Increased Home Value
Kitchen backsplashes are one of the little touches that can increase the home’s value and appeal to potential buyers, especially if they’re made of a higher-end material such as marble, stainless steel, or tin.
Kitchen Backsplash Installation: DIY vs. Hiring a Professional
For homeowners who regularly work with tile and grout, a DIY kitchen backsplash may be a project worth considering. Proper tools and equipment are needed to cut materials such as porcelain and tin, so homeowners will have to factor in those additional costs. Otherwise, some homeowners opt to do an easier adhesive backsplash, though this style is not as durable as most other materials. If there is any electrical work involved, it’s important to call in a qualified electrician to safely install or move any outlets or lighting.
âHomeowners can DIY their kitchen backsplash IF they are generally handy, have quality tools and have read up on installation methods,â says Serra. âDon’t forget how-to YouTube videos!â
Saving a few dollars on a small remodeling project appeals to a lot of homeowners, but they often find themselves spending more money on extra materials and tools, since they’re unfamiliar with proper installation techniques. Tiles can break easily when cut improperly, and getting a pattern or design to line up exactly can be difficult and frustrating. What could be a 2-day job for an installer often turns into a several-day job for DIYers. That’s why so many homeowners prefer to outsource the job to a professional installer.
“Hire a professional who works on kitchens frequently, not just a few times a year,” advises Serra. “There are many nuanced installation methods the pros use as well as using their tricks of the trade.”
A pro is experienced at handling different types of materials from stone to glass and is usually responsible for any breakage that happens during installation. This can save homeowners on some material costs. Additionally, a professional will have the time and know-how to get the job done in the estimated time, which leaves homeowners free to do other important tasks around the house or with the family.
As Serra explains, “Hiring a pro to install a backsplash greatly reduces the risk of installation errors. Trade pros will take time to fully understand the job site conditions before beginning the installation and will have a plan to follow.”
How to Save Money on Kitchen Backsplash Cost
Kitchen design costs using an interior designer are higher than the cost to install a backsplash, which means choosing their own backsplash material is an easy way for homeowners to update their kitchen without spending a ton of money. Kitchen backsplash installation can be fairly affordable or quite the investment, depending on the size of the backsplash and the materials chosen. But if the time has come to work it into the budget, then there are a few ways to save some money on the kitchen backsplash cost.
- Choose a lower-cost material. Instead of expensive marble or stainless steel, homeowners are advised to choose a lower-priced material like porcelain or ceramic.
- Don’t be swayed by trends. “Don’t just look at the latest trends in backsplashes,” warns Serra. “Be open minded to new design ideas to make the backsplash reflect your personal aesthetic. That’s the solution to a timeless kitchen.” This can avoid the need to replace the backsplash due to an outdated design.
- Combine projects. Planning projects at the same time can reduce labor costs and trip fees. If homeowners have additional kitchen renovation projects, they can have the backsplash installed at the same time as the countertops to potentially save money on the cost of the countertops and backsplash.
- DIY an adhesive backsplash. Homeowners can install a peel-and-stick adhesive backsplash on their own to save on labor and materials costs, though it’s not as durable as a traditionally installed backsplash. They’ll still need to factor in their own time and potentially higher material costs if extra sheets are needed to account for any mistakes.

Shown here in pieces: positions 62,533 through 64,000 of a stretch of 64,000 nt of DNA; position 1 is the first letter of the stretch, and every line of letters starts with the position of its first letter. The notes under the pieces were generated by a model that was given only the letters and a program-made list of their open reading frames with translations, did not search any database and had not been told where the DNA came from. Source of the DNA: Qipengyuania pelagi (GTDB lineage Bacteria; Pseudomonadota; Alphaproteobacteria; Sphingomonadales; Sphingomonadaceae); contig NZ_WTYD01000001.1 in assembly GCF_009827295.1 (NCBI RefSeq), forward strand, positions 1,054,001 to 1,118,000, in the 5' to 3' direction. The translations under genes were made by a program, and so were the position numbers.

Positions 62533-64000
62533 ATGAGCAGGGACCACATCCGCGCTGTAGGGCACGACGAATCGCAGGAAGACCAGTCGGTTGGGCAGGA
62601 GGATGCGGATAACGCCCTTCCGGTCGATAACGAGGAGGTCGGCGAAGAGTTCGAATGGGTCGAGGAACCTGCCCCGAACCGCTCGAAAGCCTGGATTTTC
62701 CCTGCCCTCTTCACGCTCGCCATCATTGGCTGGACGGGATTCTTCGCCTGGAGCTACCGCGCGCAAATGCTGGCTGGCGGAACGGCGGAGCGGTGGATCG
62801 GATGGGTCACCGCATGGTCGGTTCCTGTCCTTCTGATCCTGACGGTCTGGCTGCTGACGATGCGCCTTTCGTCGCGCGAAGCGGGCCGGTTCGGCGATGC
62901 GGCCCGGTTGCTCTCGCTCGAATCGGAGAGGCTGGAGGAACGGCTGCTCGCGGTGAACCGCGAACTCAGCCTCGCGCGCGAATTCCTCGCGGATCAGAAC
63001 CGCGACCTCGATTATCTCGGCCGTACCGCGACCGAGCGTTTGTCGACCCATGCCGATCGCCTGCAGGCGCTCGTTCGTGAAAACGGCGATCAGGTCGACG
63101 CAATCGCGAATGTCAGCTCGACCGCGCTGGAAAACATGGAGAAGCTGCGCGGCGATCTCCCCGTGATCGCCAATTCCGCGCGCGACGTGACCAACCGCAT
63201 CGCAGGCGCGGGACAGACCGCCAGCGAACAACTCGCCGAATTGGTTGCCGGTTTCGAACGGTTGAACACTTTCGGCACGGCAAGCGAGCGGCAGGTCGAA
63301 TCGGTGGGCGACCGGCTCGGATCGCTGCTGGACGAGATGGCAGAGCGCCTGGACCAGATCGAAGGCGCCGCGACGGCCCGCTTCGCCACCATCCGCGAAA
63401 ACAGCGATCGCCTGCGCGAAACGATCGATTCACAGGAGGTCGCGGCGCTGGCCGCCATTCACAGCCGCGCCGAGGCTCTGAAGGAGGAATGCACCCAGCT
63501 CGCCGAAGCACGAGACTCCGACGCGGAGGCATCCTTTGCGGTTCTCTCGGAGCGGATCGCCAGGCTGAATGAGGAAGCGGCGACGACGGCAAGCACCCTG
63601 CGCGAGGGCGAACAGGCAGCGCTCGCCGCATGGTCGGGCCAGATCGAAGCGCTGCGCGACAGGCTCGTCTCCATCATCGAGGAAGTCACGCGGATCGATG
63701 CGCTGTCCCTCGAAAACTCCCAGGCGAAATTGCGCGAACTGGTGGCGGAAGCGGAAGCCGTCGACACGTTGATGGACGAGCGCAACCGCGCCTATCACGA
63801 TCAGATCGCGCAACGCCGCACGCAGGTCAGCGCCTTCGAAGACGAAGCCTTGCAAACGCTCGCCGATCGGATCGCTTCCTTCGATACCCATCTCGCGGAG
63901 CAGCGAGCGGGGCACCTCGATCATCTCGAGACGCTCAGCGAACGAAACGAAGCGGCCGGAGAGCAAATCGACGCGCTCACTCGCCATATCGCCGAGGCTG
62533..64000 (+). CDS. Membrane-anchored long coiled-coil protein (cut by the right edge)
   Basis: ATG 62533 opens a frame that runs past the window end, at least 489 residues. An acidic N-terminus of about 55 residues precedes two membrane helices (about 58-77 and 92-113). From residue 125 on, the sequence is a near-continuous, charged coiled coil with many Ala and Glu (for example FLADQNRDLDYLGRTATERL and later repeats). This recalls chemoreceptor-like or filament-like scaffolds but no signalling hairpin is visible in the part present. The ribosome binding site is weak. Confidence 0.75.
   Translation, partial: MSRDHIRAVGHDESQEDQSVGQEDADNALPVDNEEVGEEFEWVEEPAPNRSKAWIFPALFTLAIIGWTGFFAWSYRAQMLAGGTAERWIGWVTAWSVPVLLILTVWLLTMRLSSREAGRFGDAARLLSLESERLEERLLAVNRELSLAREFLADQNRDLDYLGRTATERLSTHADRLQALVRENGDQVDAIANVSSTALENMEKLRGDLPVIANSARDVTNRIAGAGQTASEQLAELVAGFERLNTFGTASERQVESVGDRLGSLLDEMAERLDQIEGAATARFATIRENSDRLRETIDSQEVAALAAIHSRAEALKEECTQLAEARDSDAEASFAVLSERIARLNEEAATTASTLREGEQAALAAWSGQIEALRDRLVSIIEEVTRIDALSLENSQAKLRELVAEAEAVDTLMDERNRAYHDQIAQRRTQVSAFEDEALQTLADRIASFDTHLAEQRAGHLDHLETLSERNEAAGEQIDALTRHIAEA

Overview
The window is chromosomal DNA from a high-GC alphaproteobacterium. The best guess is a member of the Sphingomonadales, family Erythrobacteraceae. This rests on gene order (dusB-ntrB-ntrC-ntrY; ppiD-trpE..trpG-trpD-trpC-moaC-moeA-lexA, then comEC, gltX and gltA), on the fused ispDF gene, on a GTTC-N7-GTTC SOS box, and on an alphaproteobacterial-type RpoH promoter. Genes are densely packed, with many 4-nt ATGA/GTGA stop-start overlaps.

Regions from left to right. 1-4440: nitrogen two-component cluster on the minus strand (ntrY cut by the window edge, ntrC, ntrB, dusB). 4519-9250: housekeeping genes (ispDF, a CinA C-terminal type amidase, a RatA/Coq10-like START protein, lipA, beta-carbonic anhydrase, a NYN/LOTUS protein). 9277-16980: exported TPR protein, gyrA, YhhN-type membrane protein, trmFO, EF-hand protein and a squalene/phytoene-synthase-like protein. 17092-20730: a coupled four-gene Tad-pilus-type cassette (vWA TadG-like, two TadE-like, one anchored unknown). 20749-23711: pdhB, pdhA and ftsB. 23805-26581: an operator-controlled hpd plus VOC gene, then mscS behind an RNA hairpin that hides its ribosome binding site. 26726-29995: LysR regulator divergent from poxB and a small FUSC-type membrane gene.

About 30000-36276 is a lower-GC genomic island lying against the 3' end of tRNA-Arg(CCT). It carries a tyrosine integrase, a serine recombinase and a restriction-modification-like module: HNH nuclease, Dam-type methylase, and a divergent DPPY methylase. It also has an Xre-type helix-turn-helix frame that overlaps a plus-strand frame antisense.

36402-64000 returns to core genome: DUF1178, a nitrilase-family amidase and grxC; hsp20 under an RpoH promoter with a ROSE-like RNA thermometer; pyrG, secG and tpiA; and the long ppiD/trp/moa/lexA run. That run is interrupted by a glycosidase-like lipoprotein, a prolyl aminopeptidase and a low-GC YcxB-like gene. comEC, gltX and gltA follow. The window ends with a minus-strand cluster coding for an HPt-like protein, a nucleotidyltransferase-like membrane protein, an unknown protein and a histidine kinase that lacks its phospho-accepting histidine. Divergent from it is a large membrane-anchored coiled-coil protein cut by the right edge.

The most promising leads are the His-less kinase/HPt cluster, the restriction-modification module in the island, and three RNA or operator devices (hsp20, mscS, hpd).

- Obtain multiple quotes. Homeowners are advised to get quotes from multiple kitchen remodeling companies to compare prices and services.
- Choose a smaller area. To save on costs, homeowners can opt to install a backsplash in smaller strategic areas—only behind the stove or sink, for instance.
Questions to Ask About Kitchen Backsplash Installation
Asking questions while discussing a project with contractors can give homeowners a good idea of how contractors will complete the work and whether they’ll be professional to work with or not. The right questions can guide homeowners to a reliable contractor who will do quality work.
- Do you provide a written quote? How accurate do your quotes tend to be?
- Have you worked with this particular tile before?
- What materials do you use for installation?
- Can you do a dry-lay to give me an idea of how the final product will look?
- How much will it cost to remove the existing backsplash?
- Will you need to repair the drywall or install cement backer board?
- How long will the project take?
- Do I need to be home during installation?
- Will you need to subcontract to an electrician or drywaller?
- Do you offer any discounts?
- Who do I contact if there is a problem after the installation is completed?
Installing a kitchen backsplash is a relatively easy and affordable kitchen upgrade. But choosing the material and deciding when to install it as part of a larger kitchen remodel can bring up some questions. Here are a few frequently asked questions and their answers to help homeowners feel confident about the project.
Q. Should you install the countertops or backsplash first?
Countertops should be installed first. This ensures that the backsplash is installed in the right place and level to the countertop. Also, since the countertop material and design typically determines the preferred look of the backsplash, installing the countertop first allows homeowners to select the right backsplash to tie the design together.
Q. What is the most low-maintenance backsplash material?
The most low-maintenance backsplash materials are ceramic, porcelain, metal, and glass. Their maintenance needs are typically just a quick wipe down after cooking to remove any grease or splatters. If the tiles have grout lines, the grout should be sealed periodically to maintain its color and protect it from moisture.
Q. How long does it take to install a backsplash?
The time required to install a backsplash depends on the size of the backsplash, the size of the tiles, and the skill of the installer. Generally speaking, a full kitchen backsplash installation takes about two days, but it can take up to four if it’s a complicated job that requires backsplash removal or drywall repairs. This is why homeowners wondering how to tile a backsplash often end up deciding to hire a pro since it’s a sizable time requirement.